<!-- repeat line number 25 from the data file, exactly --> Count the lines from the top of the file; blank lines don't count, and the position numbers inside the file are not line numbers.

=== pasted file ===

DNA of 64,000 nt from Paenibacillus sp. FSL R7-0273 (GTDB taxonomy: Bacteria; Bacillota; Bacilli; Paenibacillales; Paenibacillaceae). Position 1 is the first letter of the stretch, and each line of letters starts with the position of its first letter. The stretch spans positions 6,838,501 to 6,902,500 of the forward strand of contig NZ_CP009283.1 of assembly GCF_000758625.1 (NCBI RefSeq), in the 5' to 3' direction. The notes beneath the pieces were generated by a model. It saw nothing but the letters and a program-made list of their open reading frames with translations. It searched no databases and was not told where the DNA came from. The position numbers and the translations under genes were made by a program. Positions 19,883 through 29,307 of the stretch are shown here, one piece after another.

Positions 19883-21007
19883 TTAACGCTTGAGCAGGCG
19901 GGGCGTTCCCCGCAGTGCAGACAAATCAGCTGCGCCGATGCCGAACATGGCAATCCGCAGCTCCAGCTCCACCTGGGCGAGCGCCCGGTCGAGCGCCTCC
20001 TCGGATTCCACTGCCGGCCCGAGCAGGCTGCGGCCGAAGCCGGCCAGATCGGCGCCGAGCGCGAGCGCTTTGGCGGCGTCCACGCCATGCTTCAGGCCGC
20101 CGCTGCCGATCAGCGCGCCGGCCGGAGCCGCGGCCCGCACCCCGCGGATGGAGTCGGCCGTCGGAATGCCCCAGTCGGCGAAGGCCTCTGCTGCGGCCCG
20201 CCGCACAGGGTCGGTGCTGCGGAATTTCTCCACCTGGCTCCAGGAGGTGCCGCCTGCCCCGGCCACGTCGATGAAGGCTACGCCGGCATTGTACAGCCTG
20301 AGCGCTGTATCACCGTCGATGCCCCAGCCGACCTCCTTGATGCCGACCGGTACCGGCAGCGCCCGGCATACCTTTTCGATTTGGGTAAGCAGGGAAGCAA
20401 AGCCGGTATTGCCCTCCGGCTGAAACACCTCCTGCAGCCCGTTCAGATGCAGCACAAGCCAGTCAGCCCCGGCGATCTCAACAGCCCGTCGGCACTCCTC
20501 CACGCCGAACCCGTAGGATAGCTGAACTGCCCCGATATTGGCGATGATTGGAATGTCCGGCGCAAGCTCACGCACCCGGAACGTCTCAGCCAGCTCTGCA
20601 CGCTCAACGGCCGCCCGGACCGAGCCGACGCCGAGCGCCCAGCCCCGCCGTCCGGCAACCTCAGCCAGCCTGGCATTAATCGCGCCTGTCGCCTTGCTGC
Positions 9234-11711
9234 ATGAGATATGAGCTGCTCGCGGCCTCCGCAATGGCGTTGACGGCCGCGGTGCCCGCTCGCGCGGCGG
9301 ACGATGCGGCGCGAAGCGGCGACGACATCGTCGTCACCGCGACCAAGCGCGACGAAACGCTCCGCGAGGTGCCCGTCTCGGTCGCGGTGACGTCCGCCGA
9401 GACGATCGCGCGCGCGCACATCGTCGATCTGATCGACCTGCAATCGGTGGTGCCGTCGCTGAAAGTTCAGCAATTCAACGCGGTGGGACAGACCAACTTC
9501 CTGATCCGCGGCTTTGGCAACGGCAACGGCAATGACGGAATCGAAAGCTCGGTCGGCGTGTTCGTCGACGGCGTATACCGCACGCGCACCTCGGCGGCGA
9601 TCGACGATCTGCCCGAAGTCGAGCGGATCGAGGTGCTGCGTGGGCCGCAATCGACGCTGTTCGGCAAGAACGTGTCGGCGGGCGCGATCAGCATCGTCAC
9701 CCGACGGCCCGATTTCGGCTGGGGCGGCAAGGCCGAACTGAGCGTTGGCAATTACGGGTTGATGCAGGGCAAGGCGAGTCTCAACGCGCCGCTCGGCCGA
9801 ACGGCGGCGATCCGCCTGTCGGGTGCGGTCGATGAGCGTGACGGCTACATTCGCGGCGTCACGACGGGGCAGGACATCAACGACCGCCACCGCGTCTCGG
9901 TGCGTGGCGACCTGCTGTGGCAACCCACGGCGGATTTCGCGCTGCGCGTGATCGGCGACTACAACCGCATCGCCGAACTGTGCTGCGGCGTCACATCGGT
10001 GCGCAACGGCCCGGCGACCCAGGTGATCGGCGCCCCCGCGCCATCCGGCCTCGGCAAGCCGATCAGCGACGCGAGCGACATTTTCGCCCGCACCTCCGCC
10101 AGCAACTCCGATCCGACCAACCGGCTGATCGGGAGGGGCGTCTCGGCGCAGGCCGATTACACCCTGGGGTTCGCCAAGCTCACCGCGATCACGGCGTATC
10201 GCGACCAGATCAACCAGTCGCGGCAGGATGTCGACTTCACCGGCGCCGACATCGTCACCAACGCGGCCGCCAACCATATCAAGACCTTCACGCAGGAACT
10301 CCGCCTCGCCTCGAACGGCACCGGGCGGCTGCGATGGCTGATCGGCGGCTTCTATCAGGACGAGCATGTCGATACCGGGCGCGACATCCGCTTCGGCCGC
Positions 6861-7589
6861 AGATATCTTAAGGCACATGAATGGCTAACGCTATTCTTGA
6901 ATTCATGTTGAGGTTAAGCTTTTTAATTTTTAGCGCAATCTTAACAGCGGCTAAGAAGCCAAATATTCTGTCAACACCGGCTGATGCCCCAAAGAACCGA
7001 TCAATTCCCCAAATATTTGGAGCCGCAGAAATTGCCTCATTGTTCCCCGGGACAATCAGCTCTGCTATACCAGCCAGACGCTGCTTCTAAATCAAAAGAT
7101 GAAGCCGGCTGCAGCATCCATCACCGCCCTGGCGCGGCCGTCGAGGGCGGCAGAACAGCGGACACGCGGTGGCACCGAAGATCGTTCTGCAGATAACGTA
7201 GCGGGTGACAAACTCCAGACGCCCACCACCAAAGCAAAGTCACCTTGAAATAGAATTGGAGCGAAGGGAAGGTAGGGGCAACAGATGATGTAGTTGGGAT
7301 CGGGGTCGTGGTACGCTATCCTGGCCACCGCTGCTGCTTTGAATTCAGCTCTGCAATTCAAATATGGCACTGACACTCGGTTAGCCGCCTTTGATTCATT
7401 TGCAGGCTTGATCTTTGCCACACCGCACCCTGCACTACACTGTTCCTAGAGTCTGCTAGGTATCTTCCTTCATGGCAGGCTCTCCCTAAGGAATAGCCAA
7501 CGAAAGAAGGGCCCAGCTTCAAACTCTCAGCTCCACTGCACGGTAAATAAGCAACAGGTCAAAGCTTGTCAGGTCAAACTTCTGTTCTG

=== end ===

Positions 6861-7589